Help on partial derivative

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Hi, I was reading something on conservative fields, in this example [itex]\phi[/itex] is a scalar potential. (Please refer to the attatched thumbnail). It's partial derivatives, but I'm not sure why the d[itex]\phi[/itex]/dx * dx, the dx should cancel out? and that should leave d[itex]\phi[/itex]. So the integral should be -3∫d[itex]\phi[/itex]. I know this is wrong, but I'm not sure why, can someone explain?

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  • #2
HallsofIvy
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You are trying to apply the "one variable" chain rule to a multivariable function. The chain rule for multivariable functions is
[tex]\frac{d\phi}{dz}= \frac{\partial \phi}{\partial x}\frac{dx}{dt}+ \frac{\partial \phi}{\partial y}\frac{dy}{dt}[/tex]
or in "differential form"
[tex]d\phi= \frac{\partial \phi}{\partial x}dx+ \frac{\partial \phi}{\partial y}dy[/tex]
 
  • #3
Erland
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It does not say ##\frac{d\phi}{dx}dx## etc, it says ##\frac{\partial \phi}{\partial x}dx## etc. and that is not the same thing. A function of three variables ##\phi(x,y,z)## changes if any of three variables changes, not just ##x##, and if all the variables change, then these changes all contribute to the change in ##\phi##.
To derive the formula, choose a path from ##a## to ##b## and parametrize it, and then evaluate the line integral using this parametrization.
 
  • #4
vanhees71
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To answer your question, it's better to go back to the definition of a line integral. To that end we give the curve in parameter representation
[tex]C: \quad \vec{x}=\vec{x}(t), \quad t \in [t_1,t_2].[/tex]
Let further be [itex]\vec{V}(\vec{x})[/itex] a vector field. Then by definition the line integral of this field along the curve is given by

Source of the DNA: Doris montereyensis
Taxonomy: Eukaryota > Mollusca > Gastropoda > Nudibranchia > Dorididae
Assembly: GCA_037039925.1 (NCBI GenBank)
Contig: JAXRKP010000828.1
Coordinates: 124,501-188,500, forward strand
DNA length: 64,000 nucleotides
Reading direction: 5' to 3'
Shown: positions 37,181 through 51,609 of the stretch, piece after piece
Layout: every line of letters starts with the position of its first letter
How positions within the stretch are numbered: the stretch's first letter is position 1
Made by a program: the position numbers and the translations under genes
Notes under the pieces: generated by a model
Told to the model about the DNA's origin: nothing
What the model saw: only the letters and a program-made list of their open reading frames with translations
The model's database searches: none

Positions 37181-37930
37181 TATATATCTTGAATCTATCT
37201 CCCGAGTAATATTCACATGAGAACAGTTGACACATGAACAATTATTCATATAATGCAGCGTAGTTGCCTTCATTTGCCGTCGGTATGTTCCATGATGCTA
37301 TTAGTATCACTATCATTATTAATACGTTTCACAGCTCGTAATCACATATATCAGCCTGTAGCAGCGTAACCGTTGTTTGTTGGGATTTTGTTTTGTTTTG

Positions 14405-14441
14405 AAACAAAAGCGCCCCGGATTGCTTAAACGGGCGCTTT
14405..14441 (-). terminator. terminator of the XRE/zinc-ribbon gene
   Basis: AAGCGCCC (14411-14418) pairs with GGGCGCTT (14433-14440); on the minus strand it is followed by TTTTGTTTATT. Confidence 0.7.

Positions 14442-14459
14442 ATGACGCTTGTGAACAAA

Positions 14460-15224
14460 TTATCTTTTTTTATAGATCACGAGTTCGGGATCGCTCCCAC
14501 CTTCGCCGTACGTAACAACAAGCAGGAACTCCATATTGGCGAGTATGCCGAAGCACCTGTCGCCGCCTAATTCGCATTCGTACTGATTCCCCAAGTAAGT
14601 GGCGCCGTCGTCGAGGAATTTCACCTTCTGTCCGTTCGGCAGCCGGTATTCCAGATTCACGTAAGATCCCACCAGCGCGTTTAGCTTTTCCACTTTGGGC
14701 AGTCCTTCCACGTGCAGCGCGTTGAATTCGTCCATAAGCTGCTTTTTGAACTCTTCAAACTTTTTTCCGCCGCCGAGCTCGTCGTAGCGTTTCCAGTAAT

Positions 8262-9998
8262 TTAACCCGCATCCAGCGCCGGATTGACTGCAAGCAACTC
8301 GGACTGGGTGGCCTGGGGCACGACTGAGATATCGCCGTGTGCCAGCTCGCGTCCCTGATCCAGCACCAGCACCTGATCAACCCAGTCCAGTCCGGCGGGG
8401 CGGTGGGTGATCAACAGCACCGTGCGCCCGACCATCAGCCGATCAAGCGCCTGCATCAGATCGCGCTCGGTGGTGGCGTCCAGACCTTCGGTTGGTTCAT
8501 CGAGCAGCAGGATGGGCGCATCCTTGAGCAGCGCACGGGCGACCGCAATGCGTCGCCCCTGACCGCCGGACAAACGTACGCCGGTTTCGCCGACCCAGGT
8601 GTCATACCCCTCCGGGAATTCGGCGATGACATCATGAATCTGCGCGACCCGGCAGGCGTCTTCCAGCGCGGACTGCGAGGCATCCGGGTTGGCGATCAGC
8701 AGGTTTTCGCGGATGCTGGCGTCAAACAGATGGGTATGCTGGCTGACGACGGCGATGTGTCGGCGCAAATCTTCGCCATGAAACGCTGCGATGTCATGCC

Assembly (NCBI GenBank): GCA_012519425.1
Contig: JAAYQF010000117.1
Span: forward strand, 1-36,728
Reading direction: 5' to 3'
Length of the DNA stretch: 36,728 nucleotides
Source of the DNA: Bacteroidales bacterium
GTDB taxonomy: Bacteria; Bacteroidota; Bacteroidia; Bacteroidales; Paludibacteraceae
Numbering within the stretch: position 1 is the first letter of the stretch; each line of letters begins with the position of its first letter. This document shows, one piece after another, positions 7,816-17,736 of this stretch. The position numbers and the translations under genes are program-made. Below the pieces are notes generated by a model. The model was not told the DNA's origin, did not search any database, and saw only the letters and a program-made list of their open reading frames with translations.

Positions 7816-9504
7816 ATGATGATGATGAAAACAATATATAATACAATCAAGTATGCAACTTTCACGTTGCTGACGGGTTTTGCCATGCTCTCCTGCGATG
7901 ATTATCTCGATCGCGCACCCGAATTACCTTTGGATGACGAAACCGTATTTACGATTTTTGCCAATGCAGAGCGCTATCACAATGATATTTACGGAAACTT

[tex]\int_C \mathrm{d} \vec{x} \cdot \vec{V}(\vec{x})=\int_{t_1}^{t_2} \mathrm{dt} \frac{\mathrm{d} \vec{x}}{\mathrm{d} t} \cdot \vec{V}[\vec{x}(t)].[/tex]

Now suppose [itex]\vec{V}=-\vec{\nabla} \phi[/itex]. Now according to the chain rule for multi-variable functions we have
[tex]\frac{\mathrm{d}}{\mathrm{d} t} \phi[\vec{x}(t)]=\frac{\mathrm{d} x}{\mathrm{d}t} \frac{\partial \phi}{\partial x}+\frac{\mathrm{d} y}{\mathrm{d}t} \frac{\partial \phi}{\partial y}+\frac{\mathrm{d} z}{\mathrm{d}t} \frac{\partial \phi}{\partial z}=\frac{\mathrm{d} \vec{x}}{\mathrm{d} t} \cdot \vec{\nabla} \phi[\vec{x}(t)]=-\frac{\mathrm{d} \vec{x}}{\mathrm{d} t} \cdot \vec{V}[\vec{x}(t).[/tex]
Plugging this into the above integral gives
[tex]\int_{C} \mathrm{d} \vec{x} \cdot \vec{V}(x)=-\int_{t_1}^{t_2} \mathrm{d} t \frac{\mathrm{d}}{\mathrm{d} t} V[\vec{x}(t)]=-[V(\vec{x}_2)-V(\vec{x}_1)],[/tex]
where [itex]\vec{x}_1=\vec{x}(t_1)[/itex] and [itex]\vec{x}_2=\vec{x}(t_2)[/itex] are the boundary points of the curve.

Note that this result implies that if the vector field is conservative, i.e., if it is the gradient of a scalar field, the line integral connecting two points is independent of the shape of the curve.
 
  • #5
verty
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For me, the most intuitive way to think about this is to pretend that ##dx## is a rate, so that makes ##\phi_x dx = {\partial\phi \over \partial x} dx## the related rate and ##\phi_x## the x-sensitivity of ##\phi##. ##\phi##'s rate of change is the dot product of ##\phi##'s sensitivity vector (the gradient) and the variable rates of change.
 

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